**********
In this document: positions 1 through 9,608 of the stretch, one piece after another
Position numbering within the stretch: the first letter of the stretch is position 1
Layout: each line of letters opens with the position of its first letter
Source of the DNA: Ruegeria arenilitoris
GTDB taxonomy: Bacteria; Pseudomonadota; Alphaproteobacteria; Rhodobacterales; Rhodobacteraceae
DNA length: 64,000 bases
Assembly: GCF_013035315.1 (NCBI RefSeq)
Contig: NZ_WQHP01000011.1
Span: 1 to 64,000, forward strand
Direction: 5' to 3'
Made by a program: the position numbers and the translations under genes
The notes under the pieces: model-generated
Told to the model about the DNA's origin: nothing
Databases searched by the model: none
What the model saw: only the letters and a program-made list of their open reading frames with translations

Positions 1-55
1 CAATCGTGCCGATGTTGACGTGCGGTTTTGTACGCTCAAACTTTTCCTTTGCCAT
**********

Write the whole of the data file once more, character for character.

In this document: positions 1 through 9,608 of the stretch, one piece after another
Position numbering within the stretch: the first letter of the stretch is position 1
Layout: each line of letters opens with the position of its first letter
Source of the DNA: Ruegeria arenilitoris
GTDB taxonomy: Bacteria; Pseudomonadota; Alphaproteobacteria; Rhodobacterales; Rhodobacteraceae
DNA length: 64,000 bases
Assembly: GCF_013035315.1 (NCBI RefSeq)
Contig: NZ_WQHP01000011.1
Span: 1 to 64,000, forward strand
Direction: 5' to 3'
Made by a program: the position numbers and the translations under genes
The notes under the pieces: model-generated
Told to the model about the DNA's origin: nothing
Databases searched by the model: none
What the model saw: only the letters and a program-made list of their open reading frames with translations

Positions 1-55
1 CAATCGTGCCGATGTTGACGTGCGGTTTTGTACGCTCAAACTTTTCCTTTGCCAT